The Covestor Rockledge L2 strategy fell 3.3% in January, net of management fees. This represents slight outperformance relative to the S&P 500 Index (SPX), the strategy benchmark, which fell 3.46% for the same period.
Since this portfolios inception on July 30, 2013, Rockledge L2 has maintained a somewhat different portfolio allocation than usual. Rockledge began running this sector rotation strategy in 2005, and typically holds three sector positions (Sector Spiders) out of nine sector possibilities. These positions are generally chosen from an analysis on each stock in the S&P 500.
Rockledge begins its process by evaluating individual company fundamentals. These are classic business school factors like corporate earnings, sales, and debt ratios. It uses this analysis to base judgement on ‘valuation’ of these companies individually, then in aggregate, by sector.
Then, we also look at many macro factors, such as US interest rate levels and credit spreads. Finally, we will also examine some technical factors, like stock price changes and moving averages. All of these analyses can help Rockledge to mathematically determine which sectors may be overvalued or undervalued today when looking at the stock market over the next 4-6 months.
Since we launched this particular Rockledge portfolio in July 2013, it has generally maintained 4 positions, equally weighted in the following sectors: Industrials (XLI), Healthcare (XLV), Consumer Discretionary (XLY) and Financials (XLF).
These positions have really stayed stable since inception in July. This longer holding period is typical for our L2 strategy, which tends to react to changing fundamentals much slower than many other strategies.
Historically, the three holdings in the portfolio have had a solid performance recently. However, as of late, there have been many outside events which have occurred, which are very difficult to predict, yet alone, determine the potential impact on a stock or the markets.
For example, today’s stock market seems to be more reactive than usual to unemployment figures. Likewise, new healthcare laws have added complications to historical valuation methods. Given this, Rockledge has added a fifth sector ETF, Technology (XLK), to help diversify the portfolio this month.
The results have been mostly positive in a tough market. Only three sectors outperformed the S&P 500 Index; utilities (XLU), technology (XLK) and healthcare (XLV), and only two, XLU and XLV, were positive for the month. Financials (XLF) was down slightly more than the overall market, while the consumer sectors (XLP and XLY) really got battered.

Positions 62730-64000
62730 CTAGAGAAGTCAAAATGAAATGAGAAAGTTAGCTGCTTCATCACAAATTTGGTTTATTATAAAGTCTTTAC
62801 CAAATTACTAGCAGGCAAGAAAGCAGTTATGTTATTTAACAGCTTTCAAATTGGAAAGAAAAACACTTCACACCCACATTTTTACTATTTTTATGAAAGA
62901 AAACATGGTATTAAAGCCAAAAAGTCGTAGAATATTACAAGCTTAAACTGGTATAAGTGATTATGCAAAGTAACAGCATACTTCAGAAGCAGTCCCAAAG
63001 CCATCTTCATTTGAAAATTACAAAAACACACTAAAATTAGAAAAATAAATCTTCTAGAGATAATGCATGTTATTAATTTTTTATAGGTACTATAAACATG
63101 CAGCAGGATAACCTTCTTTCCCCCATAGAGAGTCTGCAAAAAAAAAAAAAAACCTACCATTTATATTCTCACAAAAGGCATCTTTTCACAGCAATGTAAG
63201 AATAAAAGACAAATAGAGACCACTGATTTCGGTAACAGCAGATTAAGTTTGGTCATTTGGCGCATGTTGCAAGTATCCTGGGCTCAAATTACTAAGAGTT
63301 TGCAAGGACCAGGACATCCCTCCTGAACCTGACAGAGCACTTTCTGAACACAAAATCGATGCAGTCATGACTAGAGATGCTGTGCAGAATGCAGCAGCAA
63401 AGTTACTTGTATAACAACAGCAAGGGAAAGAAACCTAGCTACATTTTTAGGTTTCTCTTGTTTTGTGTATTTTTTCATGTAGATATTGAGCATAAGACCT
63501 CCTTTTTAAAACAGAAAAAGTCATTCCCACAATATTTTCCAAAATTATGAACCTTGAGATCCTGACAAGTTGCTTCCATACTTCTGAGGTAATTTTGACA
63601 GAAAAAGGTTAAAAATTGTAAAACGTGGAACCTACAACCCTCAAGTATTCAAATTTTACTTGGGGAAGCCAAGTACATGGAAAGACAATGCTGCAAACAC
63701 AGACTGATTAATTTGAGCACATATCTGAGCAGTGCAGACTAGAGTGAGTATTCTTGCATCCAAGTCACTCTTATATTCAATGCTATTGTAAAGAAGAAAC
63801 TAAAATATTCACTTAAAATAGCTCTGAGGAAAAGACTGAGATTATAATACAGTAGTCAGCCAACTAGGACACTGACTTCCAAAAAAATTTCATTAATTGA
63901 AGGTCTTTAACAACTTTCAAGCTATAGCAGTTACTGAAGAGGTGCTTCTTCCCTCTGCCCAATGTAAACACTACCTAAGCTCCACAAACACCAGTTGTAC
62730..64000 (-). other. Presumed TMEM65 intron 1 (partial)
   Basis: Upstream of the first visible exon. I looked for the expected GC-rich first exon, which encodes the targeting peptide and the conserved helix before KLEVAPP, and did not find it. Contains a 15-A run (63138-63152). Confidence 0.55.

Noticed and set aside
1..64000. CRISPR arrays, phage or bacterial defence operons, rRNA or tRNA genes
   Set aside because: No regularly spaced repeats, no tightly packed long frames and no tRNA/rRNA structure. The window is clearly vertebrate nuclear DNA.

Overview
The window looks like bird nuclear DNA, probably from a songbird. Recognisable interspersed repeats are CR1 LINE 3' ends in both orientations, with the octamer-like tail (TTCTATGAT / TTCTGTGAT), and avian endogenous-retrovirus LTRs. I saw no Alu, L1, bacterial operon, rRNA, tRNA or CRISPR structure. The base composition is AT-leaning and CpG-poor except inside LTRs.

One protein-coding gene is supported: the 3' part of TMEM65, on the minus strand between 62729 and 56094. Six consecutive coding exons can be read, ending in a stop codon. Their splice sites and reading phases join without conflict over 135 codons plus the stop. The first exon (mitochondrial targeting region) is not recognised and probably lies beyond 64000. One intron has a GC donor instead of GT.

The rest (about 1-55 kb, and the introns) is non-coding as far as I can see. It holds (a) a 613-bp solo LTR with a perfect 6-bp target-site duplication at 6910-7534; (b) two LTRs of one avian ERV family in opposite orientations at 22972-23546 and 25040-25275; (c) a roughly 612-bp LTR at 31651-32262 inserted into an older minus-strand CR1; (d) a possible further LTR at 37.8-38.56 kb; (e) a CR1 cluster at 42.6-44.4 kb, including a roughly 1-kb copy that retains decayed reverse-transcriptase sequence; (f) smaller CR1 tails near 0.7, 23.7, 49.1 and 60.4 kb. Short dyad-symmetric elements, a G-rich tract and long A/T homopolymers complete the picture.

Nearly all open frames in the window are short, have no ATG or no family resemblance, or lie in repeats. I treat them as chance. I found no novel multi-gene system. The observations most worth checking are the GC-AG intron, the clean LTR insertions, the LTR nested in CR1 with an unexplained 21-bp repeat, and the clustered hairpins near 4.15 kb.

Obviously, I don’t have a crystal ball, but in the short term, I believe riding out this volatile marketplace with defensive positioning not only seems prudent, but seems to be working!
We continue to face a “risk on/risk off” mentality, driven by headline events, which are out of the investors control. As noted, events in Europe, China and the emerging markets have a more profound impact on the US markets than they did 10 or 15 years back. These events are not just difficult to see coming, it is also hard to estimate how and where they will impact.
It is challenging to look back and try to use history to help allocate investments in 2014. It is not always so clear. At the end of 2012, I cut out the results of the CFA Institute’s annual global market survey, and paid particular attention to the sell-side strategists 2013 forecasts for the S&P 500. It said “sell-side strategists, known for their bullish nature, are predicting a gain in the S&P500 of 7.6%” for 2013.
Well, the S&P 500 returned about 32% in 2013. The highest predictions were from Citibank (C) and Bank of America (BAC), which called for 13% and 12% returns for 2013. At the other end of the predictions were UBS (UBS) and Wells Fargo (WFC), calling for negative results.
Furthermore, most advisors were suggesting their investors reduce allocations to fixed income, ahead of the Great Rotation of money into stocks and out of bonds. Early, 2013 saw allocators pointing at the emerging markets equities – in particular BRIC (Brazil, Russia, India and China) as well as MIST (Mexico, Indonesia, Singapore and Turkey) allocations.
Treasury Bonds at home, while safe, have historically low rates and have been quite volatile. For example, the iShares 7-10 year ETF (IEF) fell over 7% in 2013. Many called for allocation to TIPs, high yield or emerging market bonds. These allocations to fixed income exposure generally returned negative results in 2013.
This year is a far different environment and the S&P is down early in 2014. The CBOE Volatility Index (VIX), sometimes called the fear gauge, has spiked. Why? Look around. China is slowing. Argentina and Turkey are in financial trouble.
Iran, Syria, Iraq and the usual cast of countries have not made much progress. The US faces debt ceiling talks again. There is real concern over terrorism at the Olympic Games.None are good signs!
To Rockledge, given this data, it seems prudent to be diversified and defensive.
DISCLAIMER: The investments discussed are held in client accounts as of January 31, 2013. These investments may or may not be currently held in client accounts. The reader should not assume that any investments identified were or will be profitable or that any investment recommendations or investment decisions we make in the future will be profitable. Past performance is no guarantee of future results.
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